Naval History and Heritage Command

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Alger (DE-101)

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Caption: Alger (DE-101) (second from right) in a nest of sister ships Calcaterra (DE-390), Pride (DE-323), Falgout (DE-324) and Eichenberger (DE-202), alongside the tender Hamul (AD-20) at Bermuda in early 1944. Note HF/DF (high frequency direction finder, or "huff duff") antennae visible on three of the five DEs, and the two-tone Measure 22 camouflage on four of the five escort vessels. (NH 86271, Captain D. L. Madeira Collection)

(DE-101: dp. 1,240; 1. 300'; b. 36'10"; dr. 11'; s. 19.5 k.; a. 3 3", 2 40mm., 8 20mm., 2 dct., 8 dcp., 3 21" tt; cl. Cannon)

Philip Rounsevile Alger was born on 29 September 1859, in Boston, Mass. He entered the Naval Academy in 1876 and graduated four years later at the head of his class. His first cruise, in Richmond, took him to the Pacific station and to China. In 1882, Alger was ordered to the Bureau of Ordnance, Washington, D.C. This assignment exposed him for the first time to the field in which he was to later win marked distinction.

Following duty in European waters on board Pensacola from 1885 to 1889, Alger returned to the Bureau of Ordnance. On 10 November 1890, he resigned his commission as a line officer ensign to accept an appointment as a professor of mathematics with an equivalent rank of lieutenant. One year later, he was named head of the department of mechanics at the Naval Academy. In ensuing years, Alger was closely involved in the great advances made in naval ordnance which were made as the United States established its "New Navy."

In 1903, Alger accepted the position of secretary and treasurer of the United States Naval Institute, an office that entailed the editing of the institute's Proceedings. The following year, Alger was appointed to a special board to advise the Bureau of Ordnance in developing and test ordnance material.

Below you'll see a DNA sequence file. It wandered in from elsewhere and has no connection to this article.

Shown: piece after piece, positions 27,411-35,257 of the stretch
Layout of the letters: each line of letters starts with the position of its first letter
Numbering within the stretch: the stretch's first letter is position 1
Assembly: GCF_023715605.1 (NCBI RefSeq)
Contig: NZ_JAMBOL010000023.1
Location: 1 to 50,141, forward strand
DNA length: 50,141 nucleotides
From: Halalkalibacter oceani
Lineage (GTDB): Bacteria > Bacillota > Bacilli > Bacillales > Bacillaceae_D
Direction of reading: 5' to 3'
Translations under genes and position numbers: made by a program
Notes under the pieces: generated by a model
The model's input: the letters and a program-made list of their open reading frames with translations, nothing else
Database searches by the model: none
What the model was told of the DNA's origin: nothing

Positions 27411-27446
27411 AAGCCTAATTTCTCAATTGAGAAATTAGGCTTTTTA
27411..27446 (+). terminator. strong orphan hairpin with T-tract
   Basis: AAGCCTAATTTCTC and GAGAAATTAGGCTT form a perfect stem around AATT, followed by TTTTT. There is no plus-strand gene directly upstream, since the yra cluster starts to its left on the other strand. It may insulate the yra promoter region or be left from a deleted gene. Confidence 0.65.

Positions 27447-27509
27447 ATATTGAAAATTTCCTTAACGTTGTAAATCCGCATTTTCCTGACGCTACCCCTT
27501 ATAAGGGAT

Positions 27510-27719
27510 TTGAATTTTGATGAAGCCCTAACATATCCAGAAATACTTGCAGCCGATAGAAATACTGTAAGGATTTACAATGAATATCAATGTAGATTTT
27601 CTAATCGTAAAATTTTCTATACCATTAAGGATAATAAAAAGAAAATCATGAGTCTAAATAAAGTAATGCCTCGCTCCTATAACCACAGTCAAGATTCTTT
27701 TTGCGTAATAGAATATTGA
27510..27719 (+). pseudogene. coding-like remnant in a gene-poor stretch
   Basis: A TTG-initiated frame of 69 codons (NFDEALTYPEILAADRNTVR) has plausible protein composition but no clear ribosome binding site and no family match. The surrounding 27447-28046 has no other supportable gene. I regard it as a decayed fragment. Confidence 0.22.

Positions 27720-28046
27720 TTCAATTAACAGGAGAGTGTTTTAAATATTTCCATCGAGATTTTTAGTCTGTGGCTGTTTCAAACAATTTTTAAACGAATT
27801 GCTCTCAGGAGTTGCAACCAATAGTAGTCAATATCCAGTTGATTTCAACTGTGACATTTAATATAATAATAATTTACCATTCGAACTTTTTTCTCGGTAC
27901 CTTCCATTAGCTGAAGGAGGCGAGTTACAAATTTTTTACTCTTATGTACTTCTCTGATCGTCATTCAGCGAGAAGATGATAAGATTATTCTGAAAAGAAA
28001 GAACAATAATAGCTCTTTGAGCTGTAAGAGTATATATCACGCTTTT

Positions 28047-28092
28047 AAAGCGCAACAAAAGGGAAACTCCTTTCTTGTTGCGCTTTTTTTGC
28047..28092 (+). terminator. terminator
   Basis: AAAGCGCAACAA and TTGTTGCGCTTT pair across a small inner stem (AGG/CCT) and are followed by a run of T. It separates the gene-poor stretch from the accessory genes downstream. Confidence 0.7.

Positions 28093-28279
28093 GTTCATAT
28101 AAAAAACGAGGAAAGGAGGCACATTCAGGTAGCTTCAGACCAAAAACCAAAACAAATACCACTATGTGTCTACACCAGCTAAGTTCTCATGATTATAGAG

Alger's extensive writing on ordnance included two books, Exterior Ballistics (1904) and The Elastic Strength of Guns (1906), which came to be regarded as standards in their fields. His work entitled Hydromechanics (1902) was used as a textbook at the Naval Academy and other institutions of higher learning. Alger also penned numerous articles on a wide range of technical subjects. Alger died at Annapolis, Md., on 23 February 1912.

Alger (DE-101) was laid down on 2 January 1943 by the Dravo Corp., Wilmington, Del.; launched on 8 July 1943; sponsored by Miss Louisa Rodgers Alger; and commissioned at the Philadelphia Navy Yard on 12 November 1943, Lt. Comdr. W. F. Porter in command.

On 30 November, the destroyer escort sailed for Bermuda and shakedown. She returned to Philadelphia for post-shakedown availability, then headed for the Caribbean on 15 January 1944, and arrived at Trinidad on 21 January. There, she was assigned to Task Group (TG) 42.5 and departed on the 31st in the screen of a convoy bound for Recife, Brazil. While en route, Alger collided with a merchantman and sustained slight damage to her bow. However, she continued on to Brazil and reached Recife on 14 February.

Upon her arrival there, the ship was assigned to TG 41.5 for patrol duty along the Brazilian coast which she carried out until 1 June. On that day, Alger departed Recife to escort a convoy to Trinidad. She reached that island on 8 June and then sailed back to Recife with another convoy.

On 17 July, Alger joined the screen of Solomons (CVE-67) and sailed for antisubmarine warfare exercises off the coast of Brazil. She then resumed patrol duty and continued that work through most of November. Alger rendezvoused at sea on the last day of the month with TG 42.3 and essorted a convoy to Rio de Janeiro.

On 28 December, the ship departed Recife to escort another convoy to Trinidad but returned to Recife on 30 January 1945. The next day, Alger was relieved of operational duties in preparation for her transfer to the government of Brazil on loan.

After various inspections and exercises at sea, Alger departed Recife on 23 February and moored that same day at Natal, Brazil. On 10 March 1945, Alger was decommissioned and loaned to the Brazilian Navy. Her name was struck from the Navy list on 20 July 1953, and title to the ship was transferred outright to the government of Brazil.

Published: Wed Apr 06 08:57:56 EDT 2016